FUNNY UNTIL IT'S NOT
It's really treacherous trying to be funny in an impromptu way in this new, YouTube age.
The latest victim in this context seems to be John McCain, who as NPR explains, was making some comments at a fund-raising event in front of a group of veterans:
"McCain was asked by an audience member about possible U.S. military action in Iran.
"How many times do we have to prove that these people are blowing up people now, never mind if they get a nuclear weapon. When do we send them an airmail message to Tehran?" a man in the crowd asked.
In response, McCain said, "That old, eh, that old Beach Boys song, Bomb Iran" — which elicited laughter from the crowd. McCain then chuckled before briefly singing — to the tune of the chorus of the Beach Boys' classic "Barbara Ann" — "Bomb, bomb, bomb, bomb, anyway, ah ...."
This blog piece from USA Today then provides McCain's reaction when questioned about his choice of political humor:
"The AP reports that McCain was asked Thursday about this and the attention it's getting and had this to say:
"Please, I was talking to some of my old veterans friends," he told reporters. "My response is, Lighten up and get a life."
When reporters asked if the joke was insensitive, McCain said: "Insensitive to what? The Iranians?"
For McCain, this innocent attempt at humor in front of a friendly crowd, is not unlike what Don Imus was attempting to do in front of his constituency, or George Allen was trying to do in front of his, when he had his "Macaca" YouTube moment.
But one can see McCain's original attempt at humor and the subsequent response being particularly perplexing to many in today's political context.
At the same time, one can almost understand this joke being somewhat funny to Americans, veterans or otherwise, who have been frustrated with our relationship with Iran's revolutionary government since 1979.
But from the perspective of many Iranians looking at their relationship with the US government's policies and actions vis a vis Iran since 1953, one can barely begin to understand their frustration as well.
(For those not familiar with the history, the CIA helped topple the democratically elected Iranian Mossadegh government deemed not sympathetic to US interests, and install the Shah dynasty that then ruled Iran for the next 25 years.)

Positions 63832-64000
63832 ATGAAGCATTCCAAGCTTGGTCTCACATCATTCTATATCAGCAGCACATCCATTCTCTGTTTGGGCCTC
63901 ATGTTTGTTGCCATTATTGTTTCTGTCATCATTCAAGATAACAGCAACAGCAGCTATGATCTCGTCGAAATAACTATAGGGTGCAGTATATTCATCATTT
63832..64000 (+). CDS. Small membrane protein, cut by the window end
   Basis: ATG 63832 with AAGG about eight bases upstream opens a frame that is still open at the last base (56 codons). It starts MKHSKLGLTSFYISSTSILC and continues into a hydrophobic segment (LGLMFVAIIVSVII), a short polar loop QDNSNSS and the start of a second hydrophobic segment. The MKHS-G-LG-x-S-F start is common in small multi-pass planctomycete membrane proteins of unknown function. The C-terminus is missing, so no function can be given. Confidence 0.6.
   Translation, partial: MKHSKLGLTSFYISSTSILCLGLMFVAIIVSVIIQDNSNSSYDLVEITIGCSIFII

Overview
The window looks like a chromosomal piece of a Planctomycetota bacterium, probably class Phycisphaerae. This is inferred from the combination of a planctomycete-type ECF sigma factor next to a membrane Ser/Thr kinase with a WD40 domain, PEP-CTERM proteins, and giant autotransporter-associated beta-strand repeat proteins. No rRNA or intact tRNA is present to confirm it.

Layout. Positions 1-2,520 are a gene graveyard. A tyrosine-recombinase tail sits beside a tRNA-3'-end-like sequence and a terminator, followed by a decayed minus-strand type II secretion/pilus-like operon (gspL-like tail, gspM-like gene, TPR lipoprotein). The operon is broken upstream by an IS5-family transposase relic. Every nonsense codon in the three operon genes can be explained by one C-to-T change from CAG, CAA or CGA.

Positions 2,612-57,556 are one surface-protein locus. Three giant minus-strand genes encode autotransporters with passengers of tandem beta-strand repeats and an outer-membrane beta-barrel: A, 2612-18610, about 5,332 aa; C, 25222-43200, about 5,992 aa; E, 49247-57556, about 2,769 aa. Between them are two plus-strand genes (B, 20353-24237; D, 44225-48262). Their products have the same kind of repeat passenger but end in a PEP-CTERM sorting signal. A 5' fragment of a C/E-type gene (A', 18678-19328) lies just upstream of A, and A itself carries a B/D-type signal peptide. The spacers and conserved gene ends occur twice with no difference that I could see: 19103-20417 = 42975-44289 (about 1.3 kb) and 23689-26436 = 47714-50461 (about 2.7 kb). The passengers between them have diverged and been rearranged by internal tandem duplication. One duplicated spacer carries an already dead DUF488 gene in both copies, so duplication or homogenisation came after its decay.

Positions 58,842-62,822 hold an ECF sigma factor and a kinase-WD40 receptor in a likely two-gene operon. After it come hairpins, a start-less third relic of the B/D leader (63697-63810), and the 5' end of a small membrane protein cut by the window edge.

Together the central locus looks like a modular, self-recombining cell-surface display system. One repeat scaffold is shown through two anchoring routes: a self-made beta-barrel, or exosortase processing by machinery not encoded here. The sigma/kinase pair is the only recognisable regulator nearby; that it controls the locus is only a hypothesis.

So I can totally see how these McCain comments could be seen as particularly insensitive at a time where much of the world thinks we're totally inclined to bomb first and ask questions later, whenever we're looking to solve our problems around the world. What's the old adage, to a hammer, everything looks like a nail?
But taking a BIG step back, after a series of these "YouTube" moments, I am given to wonder if too much of a good thing is not bad in the long run.
There's a lot to be said for public people being held for most of their public actions in front of ALL their public.
But there's also something to be said for public people being given some privacy and latitude amongst a sub-set of their publics, so they can carry on the complex task of bringing many constituencies to a common ground over the long haul.
Imagine if you will if we had an YouTube world while Lyndon Johnson was trying to negotiate the momentous Civil Rights Act of 1964, with his many constituencies. He needed to be a part of each of the constituencies to bring change to the whole.
Same thing for sure, when Nixon had to explain his going to China to his core constituencies.
I'm not saying that all the afore-mentioned "YouTube" moments are a part of some thing that was being negotiated for a greater good.
But I'd like to think, wishfully perhaps, that this McCain "YouTube" moment, is but one brief clip of a complex public and private path he's trying to negotiate at this particularly difficult moment in American history.
A difficult task made more so, for anyone in the public eye, in this new "YouTube" age.